An African woman has a 24 times higher chance of having a stillbirth at the time of delivery than a woman in a high-income country. Two-thirds of stillbirths happen in rural areas, where skilled birth attendants, in particular midwives and physicians, are not always available for essential care during childbirth and for obstetric emergencies, including caesarean sections. The major causes of stillbirths in a hospital study in Nigeria included antepartum haemorrhage, hypertensive disorders of pregnancy, uterine rupture, low birth weight, and congenital fetal malformations. Globally, infections and other intrapartum-related complications are additional important causes. As many of these conditions are preventable, it is extremely important for pregnant women to have access to antenatal care and skilled assistance at birth. A deeper analysis of the 2013 DHS concluded that there is an urgent need for the national government to improve the quality of maternal health care services and interventions to help improve utilization and quality of prenatal care. However, in northern Nigeria this is a serious challenge as there is a severe shortage of female health workers, with some rural communities having no health workers at all. Even where health workers are present, cultural traditions deter many women from accessing services offered by men. And poor schooling in rural areas means that girls often cannot gain entry into local training centres to become health workers (Suleiman and Ibrahim, 2015).

1.1 BACKGROUND OF THE STUDY
Annually, an estimated 2.6 million stillbirths occur worldwide (Lawn et. al., 2016), making it the fifth leading global cause of death when compared with leading global causes of death in all age categories, outranking diarrhoea, HIV/AIDS, tuberculosis, road traffic accidents and any form of cancer (Froen et. al., 2011). Every stillbirth is a tragedy and a potential life lost. There are, in addition, many psycho-social consequences for parents including anxiety, long-term depression, post-traumatic stress disorder and stigmatisation (Froen et. al., 2011). Sadly, women who have experienced a stillbirth are more likely to experience this again in subsequent pregnancies than those who have not (Kupka et. al., 2019; Ouyang et. al., 2013; Stringer et. al., 2011; Watson-Jones et. al., 2007; Yatich et. al., 2010).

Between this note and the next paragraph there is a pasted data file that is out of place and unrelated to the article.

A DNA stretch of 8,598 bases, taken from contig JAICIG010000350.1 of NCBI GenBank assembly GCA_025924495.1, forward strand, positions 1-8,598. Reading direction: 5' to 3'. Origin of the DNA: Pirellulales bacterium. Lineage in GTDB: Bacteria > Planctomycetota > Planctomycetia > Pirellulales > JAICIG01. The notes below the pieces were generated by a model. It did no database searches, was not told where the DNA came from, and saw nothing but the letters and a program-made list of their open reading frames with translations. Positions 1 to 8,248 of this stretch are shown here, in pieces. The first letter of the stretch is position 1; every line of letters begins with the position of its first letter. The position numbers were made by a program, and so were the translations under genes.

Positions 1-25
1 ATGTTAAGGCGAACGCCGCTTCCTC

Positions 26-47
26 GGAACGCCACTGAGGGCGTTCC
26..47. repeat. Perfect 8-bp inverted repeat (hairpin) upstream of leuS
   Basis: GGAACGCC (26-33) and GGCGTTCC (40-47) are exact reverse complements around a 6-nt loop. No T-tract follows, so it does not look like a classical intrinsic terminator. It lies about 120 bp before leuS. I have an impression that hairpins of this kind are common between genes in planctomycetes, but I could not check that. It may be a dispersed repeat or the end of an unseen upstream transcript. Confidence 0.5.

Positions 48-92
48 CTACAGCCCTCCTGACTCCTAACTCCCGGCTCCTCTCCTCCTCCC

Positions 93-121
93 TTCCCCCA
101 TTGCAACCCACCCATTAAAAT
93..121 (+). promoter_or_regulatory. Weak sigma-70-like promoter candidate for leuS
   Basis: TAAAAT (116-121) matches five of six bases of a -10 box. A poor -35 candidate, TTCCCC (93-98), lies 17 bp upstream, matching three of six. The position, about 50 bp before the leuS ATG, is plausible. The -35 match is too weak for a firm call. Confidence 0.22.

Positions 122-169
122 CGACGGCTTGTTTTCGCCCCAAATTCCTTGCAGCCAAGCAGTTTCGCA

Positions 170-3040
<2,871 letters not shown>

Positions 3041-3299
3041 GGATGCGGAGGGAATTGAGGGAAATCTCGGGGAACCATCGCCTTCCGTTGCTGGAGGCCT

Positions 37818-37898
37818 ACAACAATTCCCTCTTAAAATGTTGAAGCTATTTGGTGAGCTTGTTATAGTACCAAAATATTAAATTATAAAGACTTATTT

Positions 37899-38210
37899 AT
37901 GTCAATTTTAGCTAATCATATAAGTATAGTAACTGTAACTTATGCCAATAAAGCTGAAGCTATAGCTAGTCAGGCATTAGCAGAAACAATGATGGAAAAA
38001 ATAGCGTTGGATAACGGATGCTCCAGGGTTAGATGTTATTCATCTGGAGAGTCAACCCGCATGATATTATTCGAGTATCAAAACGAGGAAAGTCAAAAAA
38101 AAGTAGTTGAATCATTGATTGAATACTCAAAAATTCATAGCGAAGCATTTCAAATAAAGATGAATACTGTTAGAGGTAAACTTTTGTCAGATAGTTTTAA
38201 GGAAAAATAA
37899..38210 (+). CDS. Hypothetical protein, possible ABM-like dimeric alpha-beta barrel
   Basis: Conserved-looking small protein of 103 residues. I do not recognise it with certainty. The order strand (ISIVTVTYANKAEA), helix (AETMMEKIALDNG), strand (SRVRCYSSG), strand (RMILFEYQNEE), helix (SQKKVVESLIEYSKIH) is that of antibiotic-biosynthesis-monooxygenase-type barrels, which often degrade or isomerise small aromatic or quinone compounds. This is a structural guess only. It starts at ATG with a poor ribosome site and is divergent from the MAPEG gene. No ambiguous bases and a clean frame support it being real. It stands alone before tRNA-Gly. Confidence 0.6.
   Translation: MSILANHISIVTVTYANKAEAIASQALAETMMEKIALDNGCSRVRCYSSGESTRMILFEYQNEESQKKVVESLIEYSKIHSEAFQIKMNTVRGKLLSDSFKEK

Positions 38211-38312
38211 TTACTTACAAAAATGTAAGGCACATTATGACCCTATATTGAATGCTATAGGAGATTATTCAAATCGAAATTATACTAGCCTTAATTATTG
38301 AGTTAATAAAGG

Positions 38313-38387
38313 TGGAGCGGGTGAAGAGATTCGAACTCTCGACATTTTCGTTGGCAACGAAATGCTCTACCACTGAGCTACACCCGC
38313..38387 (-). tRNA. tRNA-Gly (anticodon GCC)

The vast majority (98%) of stillbirths occur in low- and middle-income countries (LMIC), and more than half (55%) of these happen in rural sub-Saharan Africa (Lawn et. al., 2011). While some developed countries report a stillbirth rate (SBR) of 3 per 1,000 births (McClure et. al., 2011; Stanton et. al., 2006), a ten-fold increase is noted in some settings in sub-Saharan Africa and Southeast Asia with reported stillbirth rates of 30 per 1,000 births and over (McClure et. al., 2011; Lawn et. al., 2011; McClure et. al., 2017). 

Nigeria account for one of the highest stillbirth rates in African continent. It is one of six countries that bears the burden of all stillbirths globally, together with India, Pakistan, the Democratic Republic of Congo, China and Ethiopia. Nigeria, unhappily, has the second highest rate of stillbirths in the world with 42.9 per 1,000 births as well as the second absolute number of stillbirths, estimated at 314,000 in 2015. It is crucial that we understand the causes of and factors which have led to a stillbirth and develop interventions with a focus on high-risk groups (George et. al., 2011). However, for many cases of stillbirths the cause of death is currently never established (McClure et. al., 2016; Edmond et. al., 2018; Baqui et. al., 2011). Causes of death are very often not recorded accurately or not recorded at all; training of healthcare providers is required to improve understanding of causes of stillbirth and factors contributing to it (Cockerill et. al., 2012). 

Data suggests that most of these deaths could be prevented (Lawn et. al., 2011; Stanton et. al., 2016). A systematic review of perinatal audit in low- and middle-income countries, showed that if audit is conducted at health facility level by healthcare providers, this has the potential to improve the quality of care (Pattinson et. al., 2019). When they meta-analysed seven before-and-after studies, they observed a reduction in perinatal mortality of 30% (95% confidence interval: 21%–38%) after introduction of perinatal audit.